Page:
What kind of documents/IDs/cards do you wish you brought with you on your travels and didn’t?
Thanks Again – The reward program that has a monopolistic grasp, in a good way, over most airports, even tiny ones, in the U.S. There is no card to bring, but instead register your travel-related credit cards BEFORE you spend on parking, restaurants, and services at the airport. There is an app and an old-fashioned Web site. Don’t wait to do this when you are pressed for time while on the tarmac or in the gate area!
Pocket File Folders – Old-fashioned and marked by location and filled with specific information and documents for wherever you travel frequently. The most valuable item in each is a transit pass. Whether or not it has any stored value left, even reloading an empty one often saves several dollars over buying a new one.
All great points! It’s always good to prepare beforehand. Thanks for commenting! 🙂
The global entry card is new to me. I am enrolled and use it a lot, but never received a card so far. Heck, I didnt even know such a card exists.
However there should be a TSA Pre card, then we can use all airlines, no matter if they are supporting TSA Pre or not. Yes most major US airlines support it already, but what if you try to fly from the US overseas, if the airline doesnt support TSA pre, you have to stick to regular security. And I dont get it why the airline has to be offering it as a service. You can even add your known traveler number right at the check-in counter and get still TSA pre. So its not that they have more time to check you out. Its just another bureaucracy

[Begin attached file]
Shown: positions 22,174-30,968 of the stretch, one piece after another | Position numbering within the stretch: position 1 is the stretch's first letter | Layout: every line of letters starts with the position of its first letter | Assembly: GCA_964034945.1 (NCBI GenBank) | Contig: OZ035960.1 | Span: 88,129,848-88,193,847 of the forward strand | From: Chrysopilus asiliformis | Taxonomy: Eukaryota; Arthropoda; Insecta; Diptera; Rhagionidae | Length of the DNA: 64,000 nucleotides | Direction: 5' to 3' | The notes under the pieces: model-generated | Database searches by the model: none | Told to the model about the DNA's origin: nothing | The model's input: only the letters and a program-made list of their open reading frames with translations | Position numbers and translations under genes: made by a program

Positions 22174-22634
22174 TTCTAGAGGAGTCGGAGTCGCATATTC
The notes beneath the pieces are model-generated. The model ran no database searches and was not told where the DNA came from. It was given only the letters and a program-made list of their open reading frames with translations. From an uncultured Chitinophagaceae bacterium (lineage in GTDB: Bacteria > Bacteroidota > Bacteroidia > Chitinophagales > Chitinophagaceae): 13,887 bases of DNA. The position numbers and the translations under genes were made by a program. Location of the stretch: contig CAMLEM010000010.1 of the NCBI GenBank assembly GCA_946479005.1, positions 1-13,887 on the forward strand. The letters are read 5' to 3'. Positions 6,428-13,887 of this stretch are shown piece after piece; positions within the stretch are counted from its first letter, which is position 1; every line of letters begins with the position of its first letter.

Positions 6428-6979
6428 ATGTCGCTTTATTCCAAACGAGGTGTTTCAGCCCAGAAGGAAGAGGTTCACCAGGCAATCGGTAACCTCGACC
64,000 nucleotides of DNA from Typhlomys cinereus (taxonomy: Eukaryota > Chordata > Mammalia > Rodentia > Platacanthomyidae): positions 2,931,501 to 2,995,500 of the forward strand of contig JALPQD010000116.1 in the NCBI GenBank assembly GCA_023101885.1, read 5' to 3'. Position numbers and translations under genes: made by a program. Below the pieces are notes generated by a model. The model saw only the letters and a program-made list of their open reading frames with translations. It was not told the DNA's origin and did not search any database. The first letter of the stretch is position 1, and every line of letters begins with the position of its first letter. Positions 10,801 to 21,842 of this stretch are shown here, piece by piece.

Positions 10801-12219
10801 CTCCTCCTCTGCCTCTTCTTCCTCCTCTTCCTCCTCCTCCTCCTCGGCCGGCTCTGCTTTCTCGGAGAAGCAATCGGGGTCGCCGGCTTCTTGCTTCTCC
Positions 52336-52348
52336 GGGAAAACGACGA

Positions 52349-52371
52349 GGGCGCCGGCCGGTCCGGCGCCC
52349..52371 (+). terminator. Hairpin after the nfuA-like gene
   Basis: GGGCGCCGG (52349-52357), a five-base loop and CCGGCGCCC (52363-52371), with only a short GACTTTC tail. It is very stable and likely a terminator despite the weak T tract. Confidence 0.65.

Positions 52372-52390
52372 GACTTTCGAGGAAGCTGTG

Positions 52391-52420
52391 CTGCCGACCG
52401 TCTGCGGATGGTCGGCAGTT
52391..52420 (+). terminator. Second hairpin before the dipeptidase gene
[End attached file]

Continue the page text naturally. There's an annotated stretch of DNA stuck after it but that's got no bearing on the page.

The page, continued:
Peter, I received my Global Entry card a couple of weeks after the interview. It’s not necessary to have on you in most cases, but in my case the kiosk malfunctioned right before printing the form for me, so the agents kept asking for it. I will keep bringing it with me in the future.
As far as the TSA card, I’m not sure. I’ve always wondered how to get through the screening when flying on airlines that do not participate in the PreCheck program, which I have since getting Global Entry. Thanks for your comment!
The global entry and passport cards also good backup iD if you lose a passport. They won’t likely get you through immigration but will help get you a new passport at the embassy. They are both waterproof and are good to take on shore excursions from cruise ships. These are also important doing Mexico and Canada border crossings.
The other thing I do is scan all the cards and documents I’m taking on my trip. I store these on a cloud drive like Dropbox. That way if they get stolen I can call and cancel them, having all the phone numbers and account numbers. It also a good idea to have a backup credit card stored away from your other belongings in case of robbery, etc.
Lounge access cards are important as you point out.
Yes, these are great ideas also! I typically make a copy of my passport and stash it in a place separate from where I keep my actual passport, just in case.
Those global entry kiosks malfunction a *LOT*. I’ve had it happen 3+ times in the last few years. Usually they’re just out of paper, but I’ve had one not be able to find me and my flight. I always have my NEXUS card with me (although nobody has ever asked to see it), and since there’s lots of free time on the plane I always fill out the customs form, even though it usually goes into a bin after the kiosk. But by having it filled in and available the global entry kiosk attendant just takes it and waves me through. No “normal” line ever. Or at least that’s my experience.
I always have my priority pass card with me. Some places can’t use the app even now and have to write the number down. Having the card is just faster.